Down below, fit the base plate and the washers, and screw on the nuts while a helper holds the bolts in place on deck. Tighten the nuts only until a fat bead of compound oozes out all around the edges of the base. Remove the excess compound with a putty knife or scraper and a rag soaked in mineral spirits, then smooth the sealant against the edges of the base with a finger or a plastic spoon.
Allow the sealant to cure according to the manufacturer’s instructions. This could take anywhere from 48 hours to a week. With a helper again on deck to prevent the bolts from turning, tighten the nuts home one by one. Replace the stanchion post in its base and rerig and tension the lifelines.
Stanchions rebedded in this manner will provide many years of good service and add substantially to the security of the deck lifeline system.
The American Boat and Yacht Council suggests that the entire lifeline installation be capable of withstanding a ÒstaticÓ force of about 600 lbs.
In his book Surveying Small Craft, British author Ian Nicolson warns owners to watch out for stanchions secured with screws. All deck fittings should be thru-bolted, he says.
Furthermore, as far as stanchions are concerned, surveyors agree “that there should be underdeck pads to take the nuts and washers, almost regardless of what construction material is used. Mass-produced boats need adequate checking, because there is a tendency to omit these pads or locate them carelessly so that the bolts do not pass through the pads.”
Nicolson advocates using backing pads on top of the deck, between deck and stanchion base, and below the deck.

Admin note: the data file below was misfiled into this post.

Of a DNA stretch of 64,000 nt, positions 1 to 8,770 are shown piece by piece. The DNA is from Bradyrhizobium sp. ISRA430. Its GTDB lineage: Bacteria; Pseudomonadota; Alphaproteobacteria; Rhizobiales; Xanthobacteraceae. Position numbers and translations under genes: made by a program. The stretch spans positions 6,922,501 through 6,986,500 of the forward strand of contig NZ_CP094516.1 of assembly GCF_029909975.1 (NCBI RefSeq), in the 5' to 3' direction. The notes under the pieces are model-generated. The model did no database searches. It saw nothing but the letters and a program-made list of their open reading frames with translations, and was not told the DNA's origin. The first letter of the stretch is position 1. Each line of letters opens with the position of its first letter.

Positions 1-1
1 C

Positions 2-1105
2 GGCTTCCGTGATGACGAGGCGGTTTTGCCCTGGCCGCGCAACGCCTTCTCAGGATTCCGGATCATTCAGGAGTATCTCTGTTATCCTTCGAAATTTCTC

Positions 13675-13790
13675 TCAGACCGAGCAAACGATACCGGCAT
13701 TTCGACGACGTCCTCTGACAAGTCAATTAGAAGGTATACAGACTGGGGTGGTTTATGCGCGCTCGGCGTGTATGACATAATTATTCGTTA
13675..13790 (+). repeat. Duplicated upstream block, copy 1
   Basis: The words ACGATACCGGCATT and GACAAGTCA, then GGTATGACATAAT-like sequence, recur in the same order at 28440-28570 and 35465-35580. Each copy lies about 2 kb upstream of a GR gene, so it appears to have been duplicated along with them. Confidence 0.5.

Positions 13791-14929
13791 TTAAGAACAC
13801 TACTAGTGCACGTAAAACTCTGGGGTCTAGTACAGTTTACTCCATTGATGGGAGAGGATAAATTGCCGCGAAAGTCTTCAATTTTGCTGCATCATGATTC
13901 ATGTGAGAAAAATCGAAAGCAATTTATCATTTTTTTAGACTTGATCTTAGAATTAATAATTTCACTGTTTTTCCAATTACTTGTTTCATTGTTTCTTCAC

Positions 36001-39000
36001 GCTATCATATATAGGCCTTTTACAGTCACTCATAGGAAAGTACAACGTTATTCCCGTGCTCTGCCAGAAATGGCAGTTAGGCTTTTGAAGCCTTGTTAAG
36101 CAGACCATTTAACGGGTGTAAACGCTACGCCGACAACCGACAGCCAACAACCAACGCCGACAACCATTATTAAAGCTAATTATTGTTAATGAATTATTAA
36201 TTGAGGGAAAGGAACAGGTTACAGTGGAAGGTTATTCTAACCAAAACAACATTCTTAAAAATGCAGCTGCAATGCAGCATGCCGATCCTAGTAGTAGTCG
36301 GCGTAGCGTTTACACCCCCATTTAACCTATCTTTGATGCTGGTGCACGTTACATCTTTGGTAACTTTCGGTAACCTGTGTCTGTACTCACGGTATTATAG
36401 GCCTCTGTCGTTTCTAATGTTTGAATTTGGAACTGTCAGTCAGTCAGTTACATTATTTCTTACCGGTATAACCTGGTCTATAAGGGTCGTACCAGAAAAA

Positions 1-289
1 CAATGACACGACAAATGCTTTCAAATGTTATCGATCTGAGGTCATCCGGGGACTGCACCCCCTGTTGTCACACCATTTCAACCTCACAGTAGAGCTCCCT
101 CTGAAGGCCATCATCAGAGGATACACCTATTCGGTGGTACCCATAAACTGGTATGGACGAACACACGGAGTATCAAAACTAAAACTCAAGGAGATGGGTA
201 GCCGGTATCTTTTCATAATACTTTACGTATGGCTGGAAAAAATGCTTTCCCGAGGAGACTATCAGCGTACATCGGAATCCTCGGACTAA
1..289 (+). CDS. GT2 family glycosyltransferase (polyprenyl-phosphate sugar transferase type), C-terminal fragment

Dan Spurr, author of Upgrading The Cruising Sailboat, warns that stanchions should be made of stainless steel pipe, not tubing, and should have lock nuts under the deck. “Stanchions should be welded or thru-bolted to their bases, because Allen set screws only dimple the metal, at best, and are not very secure,” he writes.
To keep the exterior of the stanchion base smooth or to prevent damage to a chromed base, you may want to drill only the stanchion. Mark the position of the set screw with the stanchion in place. Remove the stanchion and center punch the spot, then drill and tap it to receive a machine screw. To use the Allen set screw, drill partially through the stanchion to provide a recess into which the set screw can securely sit. Always use LokTite or a similar product on the threads of the bolts, machine screws or set screws to keep them from working loose.
If there are only three holes in a round stanchion base, locate two holes inboard, Spurr advises. The stanchion will better be able to withstand a sudden outward thrust.
John Vigor is a regular contributor to Cruising World